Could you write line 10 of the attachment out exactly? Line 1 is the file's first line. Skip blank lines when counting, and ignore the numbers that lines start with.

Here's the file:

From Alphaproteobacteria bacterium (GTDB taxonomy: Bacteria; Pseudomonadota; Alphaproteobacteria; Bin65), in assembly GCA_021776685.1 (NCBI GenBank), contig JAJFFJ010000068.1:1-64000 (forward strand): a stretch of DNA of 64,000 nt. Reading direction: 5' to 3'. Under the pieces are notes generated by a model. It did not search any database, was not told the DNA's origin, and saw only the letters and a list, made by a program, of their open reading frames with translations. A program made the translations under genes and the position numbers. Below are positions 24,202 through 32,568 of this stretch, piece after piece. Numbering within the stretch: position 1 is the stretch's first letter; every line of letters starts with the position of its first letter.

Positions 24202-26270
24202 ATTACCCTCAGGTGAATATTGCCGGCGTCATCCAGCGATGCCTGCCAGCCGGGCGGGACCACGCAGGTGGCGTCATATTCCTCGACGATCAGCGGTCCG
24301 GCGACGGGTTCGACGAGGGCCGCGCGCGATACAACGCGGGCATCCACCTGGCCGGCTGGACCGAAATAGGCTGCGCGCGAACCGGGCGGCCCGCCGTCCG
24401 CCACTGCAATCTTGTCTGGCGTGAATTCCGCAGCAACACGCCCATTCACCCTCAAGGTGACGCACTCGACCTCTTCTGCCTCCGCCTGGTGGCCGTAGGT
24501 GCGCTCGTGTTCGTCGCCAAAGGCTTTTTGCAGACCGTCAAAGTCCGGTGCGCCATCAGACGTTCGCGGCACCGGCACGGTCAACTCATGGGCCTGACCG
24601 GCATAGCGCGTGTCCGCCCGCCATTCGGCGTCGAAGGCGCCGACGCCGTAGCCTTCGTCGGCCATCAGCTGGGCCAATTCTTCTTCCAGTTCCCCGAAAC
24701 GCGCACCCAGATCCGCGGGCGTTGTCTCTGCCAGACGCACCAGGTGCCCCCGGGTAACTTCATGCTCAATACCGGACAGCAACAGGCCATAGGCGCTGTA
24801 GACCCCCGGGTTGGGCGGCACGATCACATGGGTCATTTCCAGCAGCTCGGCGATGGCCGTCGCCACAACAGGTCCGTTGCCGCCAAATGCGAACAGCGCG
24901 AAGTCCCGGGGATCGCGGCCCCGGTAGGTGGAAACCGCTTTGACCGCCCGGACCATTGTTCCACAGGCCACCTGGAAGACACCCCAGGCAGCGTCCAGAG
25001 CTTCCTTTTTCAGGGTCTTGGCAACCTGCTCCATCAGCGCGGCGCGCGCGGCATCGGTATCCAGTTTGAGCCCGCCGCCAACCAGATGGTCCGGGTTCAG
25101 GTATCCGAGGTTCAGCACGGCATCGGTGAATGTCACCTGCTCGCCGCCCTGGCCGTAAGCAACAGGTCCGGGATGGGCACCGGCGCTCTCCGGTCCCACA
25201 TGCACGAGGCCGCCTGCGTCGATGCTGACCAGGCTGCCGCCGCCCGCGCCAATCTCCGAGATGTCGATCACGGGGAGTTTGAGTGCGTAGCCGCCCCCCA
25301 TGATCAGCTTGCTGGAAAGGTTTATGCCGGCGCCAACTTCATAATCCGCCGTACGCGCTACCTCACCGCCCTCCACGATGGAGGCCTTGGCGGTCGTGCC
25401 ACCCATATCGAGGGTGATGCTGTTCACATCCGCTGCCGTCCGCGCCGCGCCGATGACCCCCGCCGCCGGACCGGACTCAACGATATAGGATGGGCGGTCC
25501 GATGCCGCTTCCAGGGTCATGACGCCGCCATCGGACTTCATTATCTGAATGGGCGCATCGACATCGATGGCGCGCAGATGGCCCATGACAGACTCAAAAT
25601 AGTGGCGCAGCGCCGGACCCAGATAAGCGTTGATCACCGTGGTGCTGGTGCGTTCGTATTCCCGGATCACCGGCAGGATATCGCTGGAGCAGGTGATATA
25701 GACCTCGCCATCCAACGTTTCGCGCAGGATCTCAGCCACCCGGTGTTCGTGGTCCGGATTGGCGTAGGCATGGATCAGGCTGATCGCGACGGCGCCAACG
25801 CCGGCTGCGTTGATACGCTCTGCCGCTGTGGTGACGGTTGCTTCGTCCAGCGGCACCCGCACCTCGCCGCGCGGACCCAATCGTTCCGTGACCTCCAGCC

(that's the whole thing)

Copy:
24901 AAGTCCCGGGGATCGCGGCCCCGGTAGGTGGAAACCGCTTTGACCGCCCGGACCATTGTTCCACAGGCCACCTGGAAGACACCCCAGGCAGCGTCCAGAG